FREE COMMUNITY COLLEGE TUITION: A bill to permanently make tuition free for Somerset County students at Wor-Wic Community College is one of the priorities for Lower Shore legislators as they headed back to Annapolis on Wednesday, Liz Holland of the Salisbury Daily Times reports. There also is talk that some members of the Maryland General Assembly favor making tuition free at community colleges statewide, said Del. Charles Otto. “It may gain some traction this year,” he said.
SAVING CHESTERTOWN HOSPITAL: Advocates for the hospital in Chestertown reached out to state officials for direction to help ensure legislation moves forward to preserve inpatient services, writes Dan Divilio for the Easton Star Democrat. The “Save Our Hospital” campaign was formed in late 2015 when doctors learned of the potential for University of Maryland Shore Medical Center at Chestertown to discontinue in-patient care in favor of becoming a free-standing medical facility.
PUGH, HOGAN MEET: Two days after Gov. Larry Hogan promised $2.5 million for repairs to Baltimore City schools’ troubled heating systems, he met with Mayor Catherine Pugh to talk about the schools and other issues.Violence reduction and money for the city’s schools were just two of many items on Pugh’s agenda in her meeting with Hogan, reports Dominique Maria Bonessi for WYPR-FM.
SEN. DeGRANGE LOOKS BACK: John McNamara of the Annapolis Capital writes that when state Sen. Ed DeGrange looks at his colleagues in the Maryland Senate, or at his lifelong home — District 32 — he can’t help but think about all that has changed. DeGrange first won election to the state Senate in 1998, after serving on the Anne Arundel County Council. As he prepared for the 2018 General Assembly session, he figured there were only about 10 current senators who were in place then. By this time next year, he’ll be gone as well, trading legislative battles and budget negotiations for more family time (and golf) at his home in Millersville.
CHANGES TO THE STATE HOUSE LANDSCAPE: The State House in Annapolis enshrines tradition, so the abrupt disappearance of the trees flanking its entrance provided a jarring welcome to lawmakers returning here Wednesday. Freshly cut stumps stood where a dozen trees used to line Lawyers Mall, Erin Cox of the Sun reports. The Department of General Services cut them down in order to repair a leaking steam pipe that was directly beneath them, Gov. Larry Hogan’s spokesman Doug Mayer said.
- New LED lights have been installed on the Maryland State House dome, writes Chase Cook for the Annapolis Capital. The Department of General Services replaced the old dome lights as part of scheduled maintenance on the oldest state capitol in continuous legislative use, according to a statement issued Wednesday.
CANDIDATE ANNOUNCES FOR DEL. PLATT’s SEAT: Del. Andrew Platt of Gaithersburg disclosed Tuesday that he would not seek a second four-year term in Annapolis. That triggered a move by Montgomery County Board of Education member Rebecca Smondrowski to drop a recently announced bid for County Council at-large in favor for Platt’s seat writes Louis Peck for Bethesda Beat.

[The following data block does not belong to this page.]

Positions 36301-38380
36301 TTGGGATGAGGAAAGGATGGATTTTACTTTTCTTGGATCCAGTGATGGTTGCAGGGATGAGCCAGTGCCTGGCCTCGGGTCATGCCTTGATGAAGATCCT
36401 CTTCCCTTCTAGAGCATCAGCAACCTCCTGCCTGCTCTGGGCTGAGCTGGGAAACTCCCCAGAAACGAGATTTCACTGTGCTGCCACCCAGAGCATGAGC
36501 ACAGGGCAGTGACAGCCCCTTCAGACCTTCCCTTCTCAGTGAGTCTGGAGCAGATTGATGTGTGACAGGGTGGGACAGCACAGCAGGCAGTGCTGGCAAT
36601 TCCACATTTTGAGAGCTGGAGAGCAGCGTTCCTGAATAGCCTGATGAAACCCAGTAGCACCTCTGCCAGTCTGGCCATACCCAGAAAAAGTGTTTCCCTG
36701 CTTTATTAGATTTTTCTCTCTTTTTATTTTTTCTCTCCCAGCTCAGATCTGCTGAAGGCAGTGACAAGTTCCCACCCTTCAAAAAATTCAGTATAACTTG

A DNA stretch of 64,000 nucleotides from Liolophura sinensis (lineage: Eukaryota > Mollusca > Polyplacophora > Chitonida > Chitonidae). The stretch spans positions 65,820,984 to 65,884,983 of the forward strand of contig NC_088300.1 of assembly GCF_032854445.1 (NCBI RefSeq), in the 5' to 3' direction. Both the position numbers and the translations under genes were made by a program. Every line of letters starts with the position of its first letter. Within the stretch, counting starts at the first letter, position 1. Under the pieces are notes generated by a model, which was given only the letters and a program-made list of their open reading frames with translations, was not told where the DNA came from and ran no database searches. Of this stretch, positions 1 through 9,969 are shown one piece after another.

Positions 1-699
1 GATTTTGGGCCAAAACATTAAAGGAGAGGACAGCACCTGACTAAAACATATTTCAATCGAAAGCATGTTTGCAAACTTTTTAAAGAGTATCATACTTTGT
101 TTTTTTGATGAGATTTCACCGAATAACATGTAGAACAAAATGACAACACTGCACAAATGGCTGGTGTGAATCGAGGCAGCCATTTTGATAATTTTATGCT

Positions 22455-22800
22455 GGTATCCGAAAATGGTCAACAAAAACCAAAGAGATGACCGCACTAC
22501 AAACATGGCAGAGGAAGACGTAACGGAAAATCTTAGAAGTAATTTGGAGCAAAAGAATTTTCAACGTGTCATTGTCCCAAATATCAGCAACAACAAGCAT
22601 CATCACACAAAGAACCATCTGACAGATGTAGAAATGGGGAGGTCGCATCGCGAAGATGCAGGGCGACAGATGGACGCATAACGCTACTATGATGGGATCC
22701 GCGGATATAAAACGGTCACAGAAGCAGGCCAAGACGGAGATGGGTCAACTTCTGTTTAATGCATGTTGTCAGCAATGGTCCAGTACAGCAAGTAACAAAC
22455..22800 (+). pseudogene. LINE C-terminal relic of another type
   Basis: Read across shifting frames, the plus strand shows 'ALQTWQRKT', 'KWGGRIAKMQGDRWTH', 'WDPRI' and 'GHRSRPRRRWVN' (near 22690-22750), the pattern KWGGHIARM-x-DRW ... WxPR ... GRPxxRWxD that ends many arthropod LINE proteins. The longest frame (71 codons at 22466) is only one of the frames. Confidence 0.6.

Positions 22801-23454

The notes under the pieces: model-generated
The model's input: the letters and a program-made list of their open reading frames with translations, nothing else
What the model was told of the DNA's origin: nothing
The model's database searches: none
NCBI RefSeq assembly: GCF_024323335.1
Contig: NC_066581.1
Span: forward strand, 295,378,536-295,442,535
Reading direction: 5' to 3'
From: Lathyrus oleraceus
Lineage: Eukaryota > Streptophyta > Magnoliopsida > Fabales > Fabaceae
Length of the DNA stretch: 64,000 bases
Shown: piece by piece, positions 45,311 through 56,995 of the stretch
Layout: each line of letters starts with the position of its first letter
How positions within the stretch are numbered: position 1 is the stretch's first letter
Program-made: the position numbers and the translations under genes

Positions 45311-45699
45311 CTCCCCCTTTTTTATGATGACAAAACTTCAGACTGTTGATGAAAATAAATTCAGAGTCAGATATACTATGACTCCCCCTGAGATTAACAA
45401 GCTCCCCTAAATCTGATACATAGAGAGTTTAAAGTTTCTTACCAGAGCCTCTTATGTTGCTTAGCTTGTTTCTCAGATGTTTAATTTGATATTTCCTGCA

HOGAN GETS HIGH MARKS: A broadly popular Gov. Larry Hogan enjoys a double-digit lead over three of his prospective Democratic rivals but the Republican still falls short of the 50% mark, a new poll shows. The Gonzales Maryland Poll released Thursday shows that the Republican governor receives high approval ratings from voters across the political spectrum, Michael Dresser writes in the Sun.
- Patrick Gonzales, in his analysis of the poll, writes in MarylandReporter.com that among Maryland voters, 71% approve of the job Larry Hogan is doing as governor (41% “strongly” approve and 30% “somewhat” approve), while 21% disapprove (13% “strongly” disapprove and 8% “somewhat” disapprove), and 8% offered no opinion. Eighty-six percent of Republicans, 78% of independents, and 61% of Democrats approve of the job Hogan is doing as governor.
ROSS SAYS HE’s RAISED $1M: At least one Democratic gubernatorial candidate crossed the million dollar threshold in money raised for the past year, Josh Kurtz reports in Maryland Matters. Alec Ross, an author and former Hillary Clinton tech adviser, announced via Twitter on Wednesday night that he had raised just over $1 million for his campaign.
TRONE FILES FOR U.S. HOUSE: Businessman David Trone announced Wednesday he is seeking election to the U.S. House of Representatives in Maryland’s 6th District, reports Greg Larry for the Cumberland Times News. Trone, who announced his intention to run for Congress in August, filed his candidacy with the Maryland Board of Elections Wednesday officially placing his name on the ballot.
WA CO COMMISSIONERS WANT INFO REVEALED: Four of the five Washington County commissioners said this week that information from investigations into a former employee’s complaint about sexual harassment and leaks of confidential information should be made public, reports Julie Greene for the Hagertown Herald-Mail. Commissioners President Terry Baker also said he confirmed with the county attorney on Wednesday that it’s up to the commissioners to decide how to move forward with reports from those investigations.